Stock solutions of fatty acids (palmitate and oleate) bound to BSA were prepared as follows. Briefly, a saturating quantity of the corresponding sodium salt fatty acid was dissolved at 37°C for 16 h under a nitrogen atmosphere in Krebs-Ringer bicarbonate buffer containing 10 mmol/l HEPES (pH 7.4; KRBH) and 5% (wt/vol) fatty acid–free BSA. Solutions were adjusted to pH 7.4 and then filtered through a 0.2-μm filter. BSA-bound FFA was quantified using the NEFA C kit (Wako Chemical, Neuss, Germany), and stock solutions were finally adjusted to 4 mmol/l FFA using 5% fatty acid–free BSA in KRBH and stored at −20°C under nitrogen. For fatty acid oxidation and esterification, labeled FFA ([1-14C]palmitate or [1-14C]oleate) was equilibrated for 2 h before the experiments at 37°C with the KRBH incubation medium containing the unlabeled FFA complexed to 0.5% BSA.
Fatty acid metabolism and triglyceride measurements.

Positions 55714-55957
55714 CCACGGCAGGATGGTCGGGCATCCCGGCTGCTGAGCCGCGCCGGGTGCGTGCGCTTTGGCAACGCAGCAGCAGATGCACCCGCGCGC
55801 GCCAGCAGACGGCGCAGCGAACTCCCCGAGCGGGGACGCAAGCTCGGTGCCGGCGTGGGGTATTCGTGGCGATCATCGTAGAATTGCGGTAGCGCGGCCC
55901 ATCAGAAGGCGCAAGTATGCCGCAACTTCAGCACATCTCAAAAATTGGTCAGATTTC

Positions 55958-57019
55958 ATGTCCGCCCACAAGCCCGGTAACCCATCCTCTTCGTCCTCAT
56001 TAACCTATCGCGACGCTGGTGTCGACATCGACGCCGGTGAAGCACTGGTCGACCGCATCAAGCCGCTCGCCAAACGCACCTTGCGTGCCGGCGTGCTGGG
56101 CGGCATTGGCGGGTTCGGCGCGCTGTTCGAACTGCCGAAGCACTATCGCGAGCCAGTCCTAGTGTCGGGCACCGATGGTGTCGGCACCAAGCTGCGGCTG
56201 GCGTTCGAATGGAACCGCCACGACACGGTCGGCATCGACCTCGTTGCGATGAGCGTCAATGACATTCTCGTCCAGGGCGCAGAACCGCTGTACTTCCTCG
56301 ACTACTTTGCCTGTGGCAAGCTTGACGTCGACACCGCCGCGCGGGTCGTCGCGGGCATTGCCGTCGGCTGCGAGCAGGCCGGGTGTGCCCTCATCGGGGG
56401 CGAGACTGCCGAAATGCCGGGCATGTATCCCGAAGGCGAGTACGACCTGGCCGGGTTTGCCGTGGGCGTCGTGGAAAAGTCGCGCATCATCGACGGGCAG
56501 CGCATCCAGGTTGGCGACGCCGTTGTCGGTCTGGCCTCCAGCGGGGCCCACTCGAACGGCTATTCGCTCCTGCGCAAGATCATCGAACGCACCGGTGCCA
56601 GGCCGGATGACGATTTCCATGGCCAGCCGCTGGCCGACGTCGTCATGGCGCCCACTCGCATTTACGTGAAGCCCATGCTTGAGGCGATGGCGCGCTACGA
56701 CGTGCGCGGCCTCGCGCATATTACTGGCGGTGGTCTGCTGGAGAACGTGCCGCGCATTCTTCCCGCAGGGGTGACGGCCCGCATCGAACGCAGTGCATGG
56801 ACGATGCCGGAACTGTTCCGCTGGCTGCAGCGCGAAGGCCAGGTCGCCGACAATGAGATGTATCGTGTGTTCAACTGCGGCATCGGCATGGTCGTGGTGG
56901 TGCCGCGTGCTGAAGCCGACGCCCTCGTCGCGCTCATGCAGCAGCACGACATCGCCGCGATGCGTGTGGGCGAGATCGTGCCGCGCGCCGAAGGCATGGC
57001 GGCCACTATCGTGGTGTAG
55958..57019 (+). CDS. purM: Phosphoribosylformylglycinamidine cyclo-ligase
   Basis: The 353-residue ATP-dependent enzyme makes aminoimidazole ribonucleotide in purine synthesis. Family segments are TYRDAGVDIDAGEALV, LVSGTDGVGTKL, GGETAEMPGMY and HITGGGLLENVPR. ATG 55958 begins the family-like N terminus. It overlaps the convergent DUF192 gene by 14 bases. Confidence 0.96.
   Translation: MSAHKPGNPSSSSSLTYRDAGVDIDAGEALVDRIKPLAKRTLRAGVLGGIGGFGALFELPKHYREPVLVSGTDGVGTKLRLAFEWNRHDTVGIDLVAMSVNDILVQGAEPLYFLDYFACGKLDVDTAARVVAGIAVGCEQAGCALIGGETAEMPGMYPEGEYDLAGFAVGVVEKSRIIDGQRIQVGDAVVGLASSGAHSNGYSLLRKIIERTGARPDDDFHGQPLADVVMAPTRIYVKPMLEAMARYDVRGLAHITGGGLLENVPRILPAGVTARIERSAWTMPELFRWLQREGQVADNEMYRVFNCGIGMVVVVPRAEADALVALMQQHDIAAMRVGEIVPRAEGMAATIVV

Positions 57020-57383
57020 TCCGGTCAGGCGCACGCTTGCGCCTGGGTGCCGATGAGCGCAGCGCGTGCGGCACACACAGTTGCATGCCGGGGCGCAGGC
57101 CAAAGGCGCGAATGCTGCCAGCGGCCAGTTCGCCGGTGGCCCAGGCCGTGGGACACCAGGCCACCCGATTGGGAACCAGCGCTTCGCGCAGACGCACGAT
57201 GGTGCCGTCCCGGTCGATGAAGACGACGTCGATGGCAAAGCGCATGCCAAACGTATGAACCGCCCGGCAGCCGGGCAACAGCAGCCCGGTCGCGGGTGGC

Fatty acid oxidation to CO2 and acid-soluble products (ASP; essentially ketone bodies) (57), and fatty acid esterification into complex lipids were measured in INS(832/13) cells cultured in 25-cm2 flasks. In some experiments, fatty acid esterification was measured in INSr3-MCDc#5 cells prepared in 60-mm dishes. For the INS(832/13) experiments, cells were washed and preincubated at 37°C either for 30 min in KRBH (pH 7.4) containing 0.5% defatted BSA at 2 mmol/l glucose (MCDc overexpression studies) or for 2 h in the same medium with or without triacsin C (10 μmol/l). Cells were then incubated for 1 h at 37°C in 2 ml of fresh KRBH containing 0.5% defatted BSA at 2 or 16 mmol/l glucose in the presence of 1 mmol/l carnitine plus cold and labeled FFAs. For the MCDc overexpression studies, cells were incubated with 0.25 mmol/l palmitate and 0.25 Ci/ml [1-14C]palmitate (55 mCi/mmol). For the triacsin C experiments, cells were incubated with 0.25 mmol/l FFA (palmitate/oleate, 1:1 ratio) and in parallel wells with 0.25 μCi/ml of either [1-14C]palmitate or [1-14C]oleate (60 mCi/mmol). For the INSr3-MCDc cell experiments, cells were washed with PBS and preincubated at 37°C for 30 min in KRBH containing 0.07% BSA at 3 mmol/l glucose. Cells were then incubated for 1 h at 37°C in 2 ml of fresh KRBH containing 0.5% defatted BSA at 3 and 20 mmol/l glucose in the presence of 1 mmol/l carnitine, 0.1 mmol/l palmitate, and 0.5 μCi/ml [1-14C]palmitate. For oxidation measurements, the 25-cm2 flasks were sealed at the beginning of the incubation with a stopper supporting a 3-cm length of PVC tubing (internal diameter 4.7 mm) containing a piece of Whatman GF/B paper (one-third of a 25-mm-diameter circle) soaked in 5% KOH. At the end of the incubation period, 0.2 ml of perchloric acid (40% vol/vol) was injected into each flask via a needle through the cap to acidify the medium and liberate the CO2. After overnight isotopic equilibration at room temperature, papers were removed and the trapped 14CO2 was measured by liquid scintillation counting after overnight equilibration in the scintillation fluid. Fatty acid oxidation into ASP was measured from the perchloric acid–treated medium and cell extracts after centrifugation (14,000g for 10 min). The supernatants containing the labeled ASP were collected and counted by liquid scintillation (57). The discarded pellets contained proteins and lipids, including the labeled fatty acids. For FFA esterification determinations, cells were washed and then scraped in cold PBS, pelleted by centrifugation, and resuspended in 3 ml of Folch reagent as described previously (35). Total lipids were extracted and separated by thin-layer chromatography to measure the incorporation of labeled fatty acid into phospholipids, DAG, triacylglycerols, and cholesterol esters, as described (58). The cellular accumulation of nonesterified-labeled palmitate (NEpal) was also assessed after thin-layer chromatography separation of lipids, using labeled control palmitate as migration reference. The calculations of FFA oxidation and esterification determinations with the palmitate/oleate 1:1 mixture were made by adding the palmitate and oleate results from the parallel wells containing only labeled palmitate or oleate. The cellular triglyceride content of INSr3-MCDc#5 cells was measured according to a published procedure (35).